13. Monitoring Drug Therapy for Cognitive Symptoms
Memantine (Namenda) blocks glutamatergic neurotransmission by antagonizing N-methyl-
d-aspartate receptors, which may prevent excitotoxic reactions. It is used as monotherapy and
in combination with a cholinesterase inhibitor. It is indicated for treatment of moderate to
severe AD, but not for mild AD. It is not metabolized by the liver but is primarily excreted
unchanged in the urine. Dosing must be adjusted in patients with renal impairment. It is
usually well tolerated; side effects include constipation, confusion, dizziness, and headache.
Guidelines recommend low-dose aspirin in AD patients with significant brain vascular
Trials do not support the use of estrogen to prevent or treat dementia.
Vitamin E is under investigation for prevention of AD and is not recommended for treatment
of AD. Because of the incidence of side effects and a lack of supporting evidence, neither
NSAIDs nor prednisone is recommended for treatment or prevention of AD.
Trials of statin drugs have not shown significant benefit in prevention or treatment of AD.
Because of limited efficacy data, the potential for adverse effects (Eg, nausea, vomiting,
diarrhea, headache, dizziness, restlessness, weakness, and hemorrhage), and poor
standardization of herbal products, ginkgo biloba is not recommended for prevention or
treatment of AD.
14. Do not use ginkgo biloba in individuals taking anticoagulants or antiplatelet drugs, and use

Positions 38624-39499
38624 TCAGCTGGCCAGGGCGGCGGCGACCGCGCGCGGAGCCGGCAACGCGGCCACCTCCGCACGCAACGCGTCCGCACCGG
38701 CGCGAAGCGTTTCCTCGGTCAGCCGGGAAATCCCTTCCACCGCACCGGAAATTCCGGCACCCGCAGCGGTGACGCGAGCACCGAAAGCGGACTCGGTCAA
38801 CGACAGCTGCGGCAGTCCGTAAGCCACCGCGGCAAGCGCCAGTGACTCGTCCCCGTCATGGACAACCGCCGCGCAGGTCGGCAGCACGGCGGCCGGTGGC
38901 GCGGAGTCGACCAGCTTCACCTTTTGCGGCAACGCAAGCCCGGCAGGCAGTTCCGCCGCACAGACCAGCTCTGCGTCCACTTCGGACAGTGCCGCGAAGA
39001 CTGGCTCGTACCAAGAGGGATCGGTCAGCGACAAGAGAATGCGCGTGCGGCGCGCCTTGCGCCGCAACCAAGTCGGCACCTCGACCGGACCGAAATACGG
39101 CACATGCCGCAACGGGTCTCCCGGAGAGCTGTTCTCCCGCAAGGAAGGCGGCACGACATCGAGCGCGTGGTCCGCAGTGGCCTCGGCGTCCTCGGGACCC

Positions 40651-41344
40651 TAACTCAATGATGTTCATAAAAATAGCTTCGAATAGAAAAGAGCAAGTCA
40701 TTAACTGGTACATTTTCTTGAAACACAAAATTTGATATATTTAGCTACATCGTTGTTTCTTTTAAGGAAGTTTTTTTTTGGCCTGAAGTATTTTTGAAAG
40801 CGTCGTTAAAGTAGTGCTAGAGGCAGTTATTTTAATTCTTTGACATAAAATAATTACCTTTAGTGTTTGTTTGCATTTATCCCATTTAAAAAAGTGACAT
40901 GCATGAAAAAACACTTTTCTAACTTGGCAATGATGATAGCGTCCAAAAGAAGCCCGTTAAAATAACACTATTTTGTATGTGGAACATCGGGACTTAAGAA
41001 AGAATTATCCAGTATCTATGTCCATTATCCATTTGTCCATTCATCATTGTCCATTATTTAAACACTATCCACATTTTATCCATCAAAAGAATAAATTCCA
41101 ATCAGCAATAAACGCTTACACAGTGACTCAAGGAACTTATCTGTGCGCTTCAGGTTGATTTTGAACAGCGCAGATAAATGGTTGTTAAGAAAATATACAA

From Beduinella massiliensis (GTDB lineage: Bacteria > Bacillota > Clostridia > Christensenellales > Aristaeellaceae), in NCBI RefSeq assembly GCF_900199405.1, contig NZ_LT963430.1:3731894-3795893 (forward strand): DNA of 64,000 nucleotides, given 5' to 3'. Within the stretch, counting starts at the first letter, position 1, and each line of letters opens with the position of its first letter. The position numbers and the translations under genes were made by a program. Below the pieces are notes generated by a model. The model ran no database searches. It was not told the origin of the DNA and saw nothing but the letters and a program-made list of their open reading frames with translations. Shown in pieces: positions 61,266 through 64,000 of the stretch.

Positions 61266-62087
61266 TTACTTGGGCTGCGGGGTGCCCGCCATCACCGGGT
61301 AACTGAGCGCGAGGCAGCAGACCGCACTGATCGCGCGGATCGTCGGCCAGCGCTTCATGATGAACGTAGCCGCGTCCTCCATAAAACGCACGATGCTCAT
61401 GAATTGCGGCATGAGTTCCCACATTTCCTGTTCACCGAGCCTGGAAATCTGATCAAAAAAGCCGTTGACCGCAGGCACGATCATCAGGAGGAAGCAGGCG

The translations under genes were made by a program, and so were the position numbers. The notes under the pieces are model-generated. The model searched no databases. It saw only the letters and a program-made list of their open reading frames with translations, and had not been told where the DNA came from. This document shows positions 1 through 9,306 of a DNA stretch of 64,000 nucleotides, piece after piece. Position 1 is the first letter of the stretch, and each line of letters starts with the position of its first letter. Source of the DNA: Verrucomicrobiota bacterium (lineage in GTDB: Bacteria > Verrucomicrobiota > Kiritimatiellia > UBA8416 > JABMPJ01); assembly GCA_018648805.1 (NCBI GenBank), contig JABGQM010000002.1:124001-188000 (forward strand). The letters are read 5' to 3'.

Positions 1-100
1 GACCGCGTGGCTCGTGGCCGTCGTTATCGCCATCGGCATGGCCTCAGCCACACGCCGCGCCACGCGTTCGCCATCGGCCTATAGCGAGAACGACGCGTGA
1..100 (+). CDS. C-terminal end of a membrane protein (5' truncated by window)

cautiously in those taking NSAIDs.
Huperzine A has not been adequately evaluated and is not currently recommended for
treatment of AD.
PHARMACOTHERAPY OF NONCOGNITIVE SYMPTOMS
Pharmacotherapy for non-cognitive symptoms targets psychotic symptoms, inappropriate or
disruptive behavior, and depression.
General guidelines include the following:
(1) Use environmental interventions first and pharmacotherapy only when necessary
(2) Identify and correct underlying causes of disruptive behaviors when possible
(3) Start with reduced doses and titrate slowly
(4) Monitor closely
(5) Periodically attempt to taper and discontinue medication
(6) Document carefully.
Avoid anticholinergic psychotropic medications as they may worsen cognition.
Cholinesterase Inhibitors and Memantine
Cholinesterase inhibitors and memantine have shown modest improvement of behavioral
symptoms over time but may not significantly reduce acute agitation.
Antipsychotic medications have traditionally been used for disruptive behaviors and
neuropsychiatric symptoms, but the risks and benefits must be carefully weighed.
A meta-analysis found that only 17% to 18% of dementia patients showed a modest
treatment response with atypical antipsychotics. Adverse events (Eg, somnolence,
extrapyramidal symptoms, abnormal gait, worsening cognition, cerebrovascular events, and
increased risk of death [see black-box warning]) offset advantages.
15. Another systematic review and meta-analysis found small but significant improvement in
behavioral symptom scores in patients treated with aripiprazole, olanzapine, and
Typical antipsychotics may also produce a small increased risk of death, and more severe
extrapyramidal effects and hypotension than the atypicals.
Antipsychotic treatment in AD patients should rarely be continued beyond 12 weeks.
Depression and dementia share many symptoms, and the diagnosis of depression can be
difficult, especially later in the course of AD.
A selective serotonin reuptake inhibitor (SSRI) is usually given to depressed patients with
AD, and the best evidence is for sertraline and citalopram. Tricyclic antidepressants are
Use of benzodiazepines is not advised except on an “as needed” basis for infrequent episodes
Carbamazepine, valproic acid, and gabapentin may be alternatives, but evidence is